Helpful articles to aid Management Companies, Board Members, and Housing Cooperative Professionals in handling complex legal issues.
National Cooperative Law Center
National Cooperative Law Center
National Cooperative Law Center's Blog

Knowing Your Governing Documents

The governing documents of your cooperative are the tools of corporate control. They set the ground rules within which the members and board must operate. They are the standards by which courts will judge issues. Ignorance of them and how they work among themselves will leave you defenseless to those who do know how to use them. It is the difference between winning and losing.


Parliamentary Procedure

A helpful outline explaining Parliamentary Procedure, Robert’s Rules of Order, and how to implement these often confused processes into your board meetings.


Preserving the Cooperative into the Future

As most cooperatives reach the point where their original mortgages are paid off, and the HUD Regulatory Agreement ends, a debate occurs on whether they should remain as a form of housing cooperative, or convert to condominiums. We have written an article on this debate and will not reiterate it here; rather this article will present some strategies to help those boards that want to remain as a cooperative by taking steps to prevent future boards or memberships from undoing the decision.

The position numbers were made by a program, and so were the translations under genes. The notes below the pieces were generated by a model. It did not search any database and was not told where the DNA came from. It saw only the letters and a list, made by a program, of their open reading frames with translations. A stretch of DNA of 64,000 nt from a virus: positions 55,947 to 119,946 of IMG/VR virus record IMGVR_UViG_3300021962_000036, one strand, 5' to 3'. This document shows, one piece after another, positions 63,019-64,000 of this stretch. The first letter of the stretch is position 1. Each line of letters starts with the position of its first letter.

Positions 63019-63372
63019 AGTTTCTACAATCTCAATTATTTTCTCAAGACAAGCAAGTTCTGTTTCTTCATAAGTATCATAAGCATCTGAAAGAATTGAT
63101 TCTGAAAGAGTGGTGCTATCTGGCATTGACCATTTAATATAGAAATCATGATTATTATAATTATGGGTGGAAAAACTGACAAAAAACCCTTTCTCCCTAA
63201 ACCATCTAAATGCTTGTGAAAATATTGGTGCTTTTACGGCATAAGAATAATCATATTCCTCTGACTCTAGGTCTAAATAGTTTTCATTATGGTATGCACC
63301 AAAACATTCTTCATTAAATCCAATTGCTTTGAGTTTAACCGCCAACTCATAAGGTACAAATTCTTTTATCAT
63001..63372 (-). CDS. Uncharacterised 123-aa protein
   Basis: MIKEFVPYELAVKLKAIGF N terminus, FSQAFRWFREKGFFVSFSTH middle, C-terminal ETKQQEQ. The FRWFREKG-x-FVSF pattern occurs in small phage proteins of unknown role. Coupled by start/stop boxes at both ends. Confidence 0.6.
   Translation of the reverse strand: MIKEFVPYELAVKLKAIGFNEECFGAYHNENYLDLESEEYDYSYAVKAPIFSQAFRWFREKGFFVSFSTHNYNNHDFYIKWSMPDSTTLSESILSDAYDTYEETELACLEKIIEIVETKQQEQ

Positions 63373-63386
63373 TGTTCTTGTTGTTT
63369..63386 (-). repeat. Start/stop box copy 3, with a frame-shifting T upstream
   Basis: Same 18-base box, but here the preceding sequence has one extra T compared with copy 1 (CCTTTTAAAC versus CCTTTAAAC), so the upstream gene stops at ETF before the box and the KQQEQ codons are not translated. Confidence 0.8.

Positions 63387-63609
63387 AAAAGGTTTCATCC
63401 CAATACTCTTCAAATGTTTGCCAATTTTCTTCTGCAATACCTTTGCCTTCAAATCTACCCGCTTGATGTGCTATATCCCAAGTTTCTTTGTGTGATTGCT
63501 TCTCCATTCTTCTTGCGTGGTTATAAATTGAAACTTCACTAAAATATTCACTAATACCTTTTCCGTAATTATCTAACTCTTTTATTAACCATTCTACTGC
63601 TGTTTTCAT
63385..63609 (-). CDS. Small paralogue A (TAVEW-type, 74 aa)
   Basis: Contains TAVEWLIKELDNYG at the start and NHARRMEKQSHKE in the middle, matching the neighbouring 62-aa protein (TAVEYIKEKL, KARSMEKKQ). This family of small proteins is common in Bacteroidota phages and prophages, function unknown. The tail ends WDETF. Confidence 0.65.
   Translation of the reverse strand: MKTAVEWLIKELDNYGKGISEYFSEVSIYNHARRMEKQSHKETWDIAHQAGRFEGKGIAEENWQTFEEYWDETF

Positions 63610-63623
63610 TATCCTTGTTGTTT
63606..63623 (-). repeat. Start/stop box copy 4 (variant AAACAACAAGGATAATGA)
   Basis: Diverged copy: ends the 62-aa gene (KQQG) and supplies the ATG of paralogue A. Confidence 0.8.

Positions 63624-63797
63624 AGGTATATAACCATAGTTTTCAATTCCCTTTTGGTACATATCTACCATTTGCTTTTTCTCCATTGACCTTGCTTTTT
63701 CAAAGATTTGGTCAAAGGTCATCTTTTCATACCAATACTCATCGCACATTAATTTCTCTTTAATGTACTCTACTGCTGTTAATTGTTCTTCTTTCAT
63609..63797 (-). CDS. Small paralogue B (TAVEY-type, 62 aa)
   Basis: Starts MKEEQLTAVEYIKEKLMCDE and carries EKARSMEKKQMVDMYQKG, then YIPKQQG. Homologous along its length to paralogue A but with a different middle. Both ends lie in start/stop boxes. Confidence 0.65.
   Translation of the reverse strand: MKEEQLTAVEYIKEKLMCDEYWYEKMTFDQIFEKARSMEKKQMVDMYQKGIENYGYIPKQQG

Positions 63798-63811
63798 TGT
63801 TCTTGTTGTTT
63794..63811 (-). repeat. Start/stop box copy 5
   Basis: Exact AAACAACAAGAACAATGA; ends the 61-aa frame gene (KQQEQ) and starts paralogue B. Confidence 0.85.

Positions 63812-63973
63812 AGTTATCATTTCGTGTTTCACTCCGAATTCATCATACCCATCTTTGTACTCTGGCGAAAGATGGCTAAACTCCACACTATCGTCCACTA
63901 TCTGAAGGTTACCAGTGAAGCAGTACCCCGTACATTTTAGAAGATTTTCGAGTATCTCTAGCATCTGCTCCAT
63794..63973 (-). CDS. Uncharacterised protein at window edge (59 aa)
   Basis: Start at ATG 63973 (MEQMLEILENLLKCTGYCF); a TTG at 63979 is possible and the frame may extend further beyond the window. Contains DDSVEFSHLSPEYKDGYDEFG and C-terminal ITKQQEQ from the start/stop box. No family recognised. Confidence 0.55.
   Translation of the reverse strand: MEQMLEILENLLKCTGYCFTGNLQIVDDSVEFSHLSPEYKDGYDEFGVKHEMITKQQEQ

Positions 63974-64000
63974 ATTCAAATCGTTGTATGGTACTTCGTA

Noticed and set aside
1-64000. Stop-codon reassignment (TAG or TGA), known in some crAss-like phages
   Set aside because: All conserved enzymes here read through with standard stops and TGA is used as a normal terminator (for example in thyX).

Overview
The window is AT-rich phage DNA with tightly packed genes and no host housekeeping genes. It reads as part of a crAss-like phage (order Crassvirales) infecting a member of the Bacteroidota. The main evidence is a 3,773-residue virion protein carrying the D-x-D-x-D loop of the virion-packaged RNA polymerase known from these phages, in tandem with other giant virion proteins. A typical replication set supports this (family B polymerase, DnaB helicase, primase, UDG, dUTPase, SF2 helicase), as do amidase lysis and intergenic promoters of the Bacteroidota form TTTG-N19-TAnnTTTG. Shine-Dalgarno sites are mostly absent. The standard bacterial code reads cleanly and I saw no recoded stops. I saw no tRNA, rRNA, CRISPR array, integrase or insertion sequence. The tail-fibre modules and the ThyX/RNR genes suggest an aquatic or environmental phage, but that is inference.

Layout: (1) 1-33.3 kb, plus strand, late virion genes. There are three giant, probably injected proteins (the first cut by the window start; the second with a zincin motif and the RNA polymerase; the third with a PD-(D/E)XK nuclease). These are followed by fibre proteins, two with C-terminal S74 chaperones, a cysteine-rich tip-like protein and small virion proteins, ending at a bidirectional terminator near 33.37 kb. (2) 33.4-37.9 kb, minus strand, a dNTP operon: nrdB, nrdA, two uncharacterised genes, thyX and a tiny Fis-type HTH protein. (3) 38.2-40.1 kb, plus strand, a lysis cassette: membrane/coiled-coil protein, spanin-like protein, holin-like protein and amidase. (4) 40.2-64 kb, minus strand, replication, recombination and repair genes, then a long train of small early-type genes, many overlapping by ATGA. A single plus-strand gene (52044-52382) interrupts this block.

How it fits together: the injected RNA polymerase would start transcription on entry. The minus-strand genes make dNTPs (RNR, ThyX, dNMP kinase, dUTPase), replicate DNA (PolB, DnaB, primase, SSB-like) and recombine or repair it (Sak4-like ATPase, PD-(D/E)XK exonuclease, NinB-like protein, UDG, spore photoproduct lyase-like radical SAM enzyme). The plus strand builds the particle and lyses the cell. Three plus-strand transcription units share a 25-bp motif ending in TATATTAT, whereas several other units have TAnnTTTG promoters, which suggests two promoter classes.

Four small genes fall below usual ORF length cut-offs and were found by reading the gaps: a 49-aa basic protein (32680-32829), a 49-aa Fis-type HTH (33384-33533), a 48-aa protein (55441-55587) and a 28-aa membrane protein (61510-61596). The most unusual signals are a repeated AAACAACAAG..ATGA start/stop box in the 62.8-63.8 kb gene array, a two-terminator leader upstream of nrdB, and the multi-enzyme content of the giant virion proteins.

Refinancing Your Mortgage

With the unprecedented and sustained drop in interest rates, a growing number of cooperatives are examining the possibility of refinancing their original mortgages. Many of our clients have found mortgages which cost the same or less than the existing mortgage. This makes it a popular option, since it allows for an infusion of capital that not only retires the old debt but also funds capital improvements to upgrade the property.


The Devil is in the Details

Cooperative Boards, in discharging their fiduciary duties, usually award contracts to low bids. They also try to cut corners in entering into contracts with bidders. Obviously, the motivation is to keep costs down for the benefit of their members. That is what they perceive as their job, and they are correct – in part.